The first step in renewed dialogue between opposing sides on the controversial La Jolla Children’s Pool issue was taken during an informal meeting following a La Jolla Town Council Parks & Beaches Subcommittee session last week.
Mike Forbes, who chairs the beach panel, called the special seal meeting as a private citizen in an attempt to find an alternative other than the courts for solving the divisive issue.
Although there was no resolution or plan for another meeting, the meeting was amicable.
“I would like to see something worked out that would be good for the seals, seal lovers and the businesses that get money from tourists,” he said. “I’d like to find a third way, instead of keeping them there or kicking them out - an out-of-the-box creative solution that would be a win-win for everyone. I want to get people to talk and to try and nudge both sides toward mediation.”
Pro-beach advocate Debbie Beacham said meetings in the past with seals supporters have suggested there is common ground between the two sides.
She said both sides tentatively agreed in the past that it might be fruitful to explore adjusting access to the pool on a seasonal basis, restricting it more during the mammals’ pupping season, but freeing it up during summer and other times when seals are there in smaller numbers.
During Monday’s meeting, Julio DeGuzman representing City Attorney Jan Goldsmith, was present to hear La Jollans’ views on the seal issue. He was there to listen, not comment, though he did read a 10-point statement from Goldsmith.
The statement reiterated that the city has spent millions of dollars in legal costs on this issue and is not taking sides one way or another, but believes the best course is for the City Council to decide whether the marine mammals remain or are dispersed.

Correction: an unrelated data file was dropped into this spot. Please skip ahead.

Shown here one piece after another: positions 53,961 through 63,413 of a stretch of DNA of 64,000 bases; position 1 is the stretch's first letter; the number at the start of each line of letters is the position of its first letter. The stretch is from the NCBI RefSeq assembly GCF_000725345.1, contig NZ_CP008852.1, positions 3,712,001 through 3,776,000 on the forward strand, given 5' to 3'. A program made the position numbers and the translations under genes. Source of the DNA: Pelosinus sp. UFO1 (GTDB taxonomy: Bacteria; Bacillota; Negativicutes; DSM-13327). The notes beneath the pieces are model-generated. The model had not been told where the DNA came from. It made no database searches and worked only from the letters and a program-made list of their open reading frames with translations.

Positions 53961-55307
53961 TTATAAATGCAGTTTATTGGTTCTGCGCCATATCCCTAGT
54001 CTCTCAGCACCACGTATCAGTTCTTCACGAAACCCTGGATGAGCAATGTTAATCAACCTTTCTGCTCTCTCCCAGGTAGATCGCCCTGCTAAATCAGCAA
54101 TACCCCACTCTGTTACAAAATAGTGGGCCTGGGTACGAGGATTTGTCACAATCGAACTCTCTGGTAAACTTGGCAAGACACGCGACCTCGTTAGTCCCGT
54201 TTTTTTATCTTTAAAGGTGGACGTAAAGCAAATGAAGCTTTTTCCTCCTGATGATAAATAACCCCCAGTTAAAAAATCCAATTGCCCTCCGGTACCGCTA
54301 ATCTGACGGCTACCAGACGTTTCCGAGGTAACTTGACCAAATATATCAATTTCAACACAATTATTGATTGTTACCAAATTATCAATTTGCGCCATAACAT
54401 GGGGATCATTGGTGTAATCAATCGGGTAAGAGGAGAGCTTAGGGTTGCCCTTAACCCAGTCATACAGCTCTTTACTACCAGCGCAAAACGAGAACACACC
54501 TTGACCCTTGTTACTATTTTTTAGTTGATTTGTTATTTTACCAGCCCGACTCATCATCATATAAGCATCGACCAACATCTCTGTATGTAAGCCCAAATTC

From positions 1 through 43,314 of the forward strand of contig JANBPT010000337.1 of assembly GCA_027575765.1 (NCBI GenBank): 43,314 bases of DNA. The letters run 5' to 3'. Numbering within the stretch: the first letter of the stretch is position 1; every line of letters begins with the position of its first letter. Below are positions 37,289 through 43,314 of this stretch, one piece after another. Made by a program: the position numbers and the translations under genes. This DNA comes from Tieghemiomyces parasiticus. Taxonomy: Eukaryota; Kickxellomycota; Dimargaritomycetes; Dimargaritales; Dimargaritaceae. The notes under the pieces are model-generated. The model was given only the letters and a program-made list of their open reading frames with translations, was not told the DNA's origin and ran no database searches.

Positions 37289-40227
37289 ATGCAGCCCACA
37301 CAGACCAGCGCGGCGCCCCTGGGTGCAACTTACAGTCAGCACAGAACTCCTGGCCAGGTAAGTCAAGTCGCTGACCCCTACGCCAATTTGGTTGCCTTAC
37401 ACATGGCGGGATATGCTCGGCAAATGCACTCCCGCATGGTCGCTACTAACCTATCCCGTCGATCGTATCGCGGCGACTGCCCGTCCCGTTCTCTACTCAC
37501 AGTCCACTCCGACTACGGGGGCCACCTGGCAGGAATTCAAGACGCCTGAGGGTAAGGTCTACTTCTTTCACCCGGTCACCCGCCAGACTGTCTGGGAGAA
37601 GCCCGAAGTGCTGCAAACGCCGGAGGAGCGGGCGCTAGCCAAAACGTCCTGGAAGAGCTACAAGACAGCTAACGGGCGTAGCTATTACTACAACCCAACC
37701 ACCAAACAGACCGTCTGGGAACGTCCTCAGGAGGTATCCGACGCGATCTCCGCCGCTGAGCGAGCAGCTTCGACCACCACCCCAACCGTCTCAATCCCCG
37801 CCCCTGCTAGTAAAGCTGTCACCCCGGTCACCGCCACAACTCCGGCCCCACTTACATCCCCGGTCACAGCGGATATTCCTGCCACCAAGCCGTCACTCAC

It also noted that the city attorney’s office also favored SB428, a bill recently passed by the state legislature making seal habitation an allowable use at Children’s Pool. It is also reiterated the city attorney’s position that the state granted Casa Beach to the city of San Diego to hold in trust, and that, while Ellen Browning Scripps did build the crescent-shaped wall which calmed the pool’s waters, she was not a party to any agreement or trust governing it.
The special meeting on seals was called by chair Forbes but was not sanctioned by the La Jolla Town Council, which favors maintaining the pool as a children’s wading area.
Town Council President Earl Van Inwegen, who attended, noted the pool’s configuration is much different today than it was 80 years ago when it was created.
“Back then only a small part of it was beach, maybe a couple feet,” he said. “It was really a pool and not a beach.”
Melinda Merryweather, a beach-access advocate, said the pool could be cleaned and restored to safe human use if the sluiceways in the wall were opened, the beach were dredged and the pool was restored to its previous more watery condition.
Cindy Benner, president of Friends of La Jolla Seals, a group that operates a docent program educating the public about harbor seals, pointed out seals have a high degree of site fidelity, meaning they return to the place where they were born, a factor making it even harder for them to be dispersed. She added the seal population at Casa Beach i1s static.
“It’s between 180 to 200 animals and has not been expanding,” she noted.